PARIS -- Stellantis CEO Carlos Tavares' 2021 pay drew an angry response from some trade unions on Wednesday, days ahead of a French presidential vote fought largely over cost-of-living concerns.
Minority Stellantis shareholder Phitrust estimated the value of the total compensation package awarded last year to Tavares at 66 million euros ($71 million) ahead of the automaker's group’s first annual general meeting.
The group's chairman, John Elkann, said Stellantis would take into account the shareholder vote, which he described as a recommendation, even though the executive remuneration report for senior managers, including Tavares, was opposed by more than 52 percent during Wednesday's meeting.
The vote however will not affect planned compensations for last year, based on Netherlands law, where Stellantis is based.
"Today's vote on remunerations is only consultative, so the remuneration report for 2021 will be implemented," a source close to the matter told Reuters.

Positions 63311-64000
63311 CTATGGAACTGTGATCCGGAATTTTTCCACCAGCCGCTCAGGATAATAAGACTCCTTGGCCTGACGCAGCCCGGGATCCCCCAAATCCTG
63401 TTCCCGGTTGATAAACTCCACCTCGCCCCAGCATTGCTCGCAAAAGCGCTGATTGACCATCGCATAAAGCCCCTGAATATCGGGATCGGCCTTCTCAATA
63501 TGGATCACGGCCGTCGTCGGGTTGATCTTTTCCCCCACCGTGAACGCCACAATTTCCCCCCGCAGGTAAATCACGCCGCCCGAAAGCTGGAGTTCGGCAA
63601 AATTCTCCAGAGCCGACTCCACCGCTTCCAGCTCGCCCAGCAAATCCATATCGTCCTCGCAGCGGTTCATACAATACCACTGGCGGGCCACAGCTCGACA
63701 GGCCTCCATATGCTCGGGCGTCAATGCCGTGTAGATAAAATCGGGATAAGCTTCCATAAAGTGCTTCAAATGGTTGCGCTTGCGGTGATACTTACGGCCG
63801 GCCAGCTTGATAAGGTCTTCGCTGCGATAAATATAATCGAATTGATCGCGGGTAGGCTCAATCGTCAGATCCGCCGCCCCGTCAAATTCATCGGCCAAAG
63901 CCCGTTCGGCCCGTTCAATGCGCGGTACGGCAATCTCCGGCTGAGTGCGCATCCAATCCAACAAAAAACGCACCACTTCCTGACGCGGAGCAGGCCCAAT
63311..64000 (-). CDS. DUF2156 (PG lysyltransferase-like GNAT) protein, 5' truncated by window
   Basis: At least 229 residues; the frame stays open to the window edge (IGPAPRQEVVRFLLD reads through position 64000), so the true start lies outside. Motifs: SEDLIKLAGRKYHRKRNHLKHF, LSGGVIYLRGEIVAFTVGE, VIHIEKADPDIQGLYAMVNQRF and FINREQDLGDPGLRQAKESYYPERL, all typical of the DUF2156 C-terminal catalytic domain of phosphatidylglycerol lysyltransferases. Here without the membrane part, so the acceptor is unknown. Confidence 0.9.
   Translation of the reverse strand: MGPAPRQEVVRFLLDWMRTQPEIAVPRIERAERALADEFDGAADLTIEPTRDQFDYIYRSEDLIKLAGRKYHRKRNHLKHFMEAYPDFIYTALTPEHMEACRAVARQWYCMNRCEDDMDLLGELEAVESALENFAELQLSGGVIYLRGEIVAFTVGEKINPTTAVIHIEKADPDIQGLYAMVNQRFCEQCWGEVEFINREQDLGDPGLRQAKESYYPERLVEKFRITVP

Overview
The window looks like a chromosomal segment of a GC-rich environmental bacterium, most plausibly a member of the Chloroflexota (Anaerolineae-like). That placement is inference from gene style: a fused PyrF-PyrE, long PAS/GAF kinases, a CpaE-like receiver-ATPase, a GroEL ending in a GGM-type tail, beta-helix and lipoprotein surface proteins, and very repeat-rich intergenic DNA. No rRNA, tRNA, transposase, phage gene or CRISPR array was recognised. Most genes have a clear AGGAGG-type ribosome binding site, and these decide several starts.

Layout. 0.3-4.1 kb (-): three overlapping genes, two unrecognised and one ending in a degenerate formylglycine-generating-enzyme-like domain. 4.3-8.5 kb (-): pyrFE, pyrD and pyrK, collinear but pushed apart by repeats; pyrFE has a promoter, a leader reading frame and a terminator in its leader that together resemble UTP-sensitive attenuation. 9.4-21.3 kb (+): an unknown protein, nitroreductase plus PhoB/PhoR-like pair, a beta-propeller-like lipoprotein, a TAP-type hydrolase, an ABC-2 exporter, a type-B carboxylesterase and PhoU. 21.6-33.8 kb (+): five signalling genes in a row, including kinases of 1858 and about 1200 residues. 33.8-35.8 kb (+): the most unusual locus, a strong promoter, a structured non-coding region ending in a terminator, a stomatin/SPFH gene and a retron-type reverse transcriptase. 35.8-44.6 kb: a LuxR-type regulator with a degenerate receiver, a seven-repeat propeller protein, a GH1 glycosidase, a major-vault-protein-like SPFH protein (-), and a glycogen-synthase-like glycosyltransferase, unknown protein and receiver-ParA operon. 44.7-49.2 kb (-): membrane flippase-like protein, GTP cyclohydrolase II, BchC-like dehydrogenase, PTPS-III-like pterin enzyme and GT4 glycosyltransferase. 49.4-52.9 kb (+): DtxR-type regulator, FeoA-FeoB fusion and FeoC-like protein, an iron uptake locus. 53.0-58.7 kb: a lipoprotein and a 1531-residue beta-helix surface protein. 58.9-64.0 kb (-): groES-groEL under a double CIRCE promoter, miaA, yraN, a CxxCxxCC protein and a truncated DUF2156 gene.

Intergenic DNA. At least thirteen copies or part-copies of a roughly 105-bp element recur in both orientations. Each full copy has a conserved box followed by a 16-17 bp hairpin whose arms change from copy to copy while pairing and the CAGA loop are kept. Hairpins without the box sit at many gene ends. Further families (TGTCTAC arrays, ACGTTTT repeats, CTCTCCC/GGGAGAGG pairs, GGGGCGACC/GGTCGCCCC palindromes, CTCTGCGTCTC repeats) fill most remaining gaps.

"It is our conviction as a board that in a meritocracy, rewarding on the basis of performance criteria is a fundamental element of our policy," Elkann told shareholders. "We will take on this vote which is, again, a recommendation".
Phitrust, which issued a news release to say it had voted against approving the package, said Tavares' 2021 pay of about 19 million euros would add to a stock package worth an additional 32 million euros and long-term compensation of roughly 25 million euros.
A Stellantis spokesperson disputed the 66-million-euro figure put forward by Phitrust as "false".
"The real compensation for 2021 is around 19 million euros. The remainder are hypothetical elements for the long-term, until 2028," added the spokesperson for Stellantis. The automaker, which includes the Jeep, Ram, Opel and Maserati brands, was formed in January 2021 by the merger of PSA Group, where Tavares was CEO, and Fiat Chrysler Automobiles.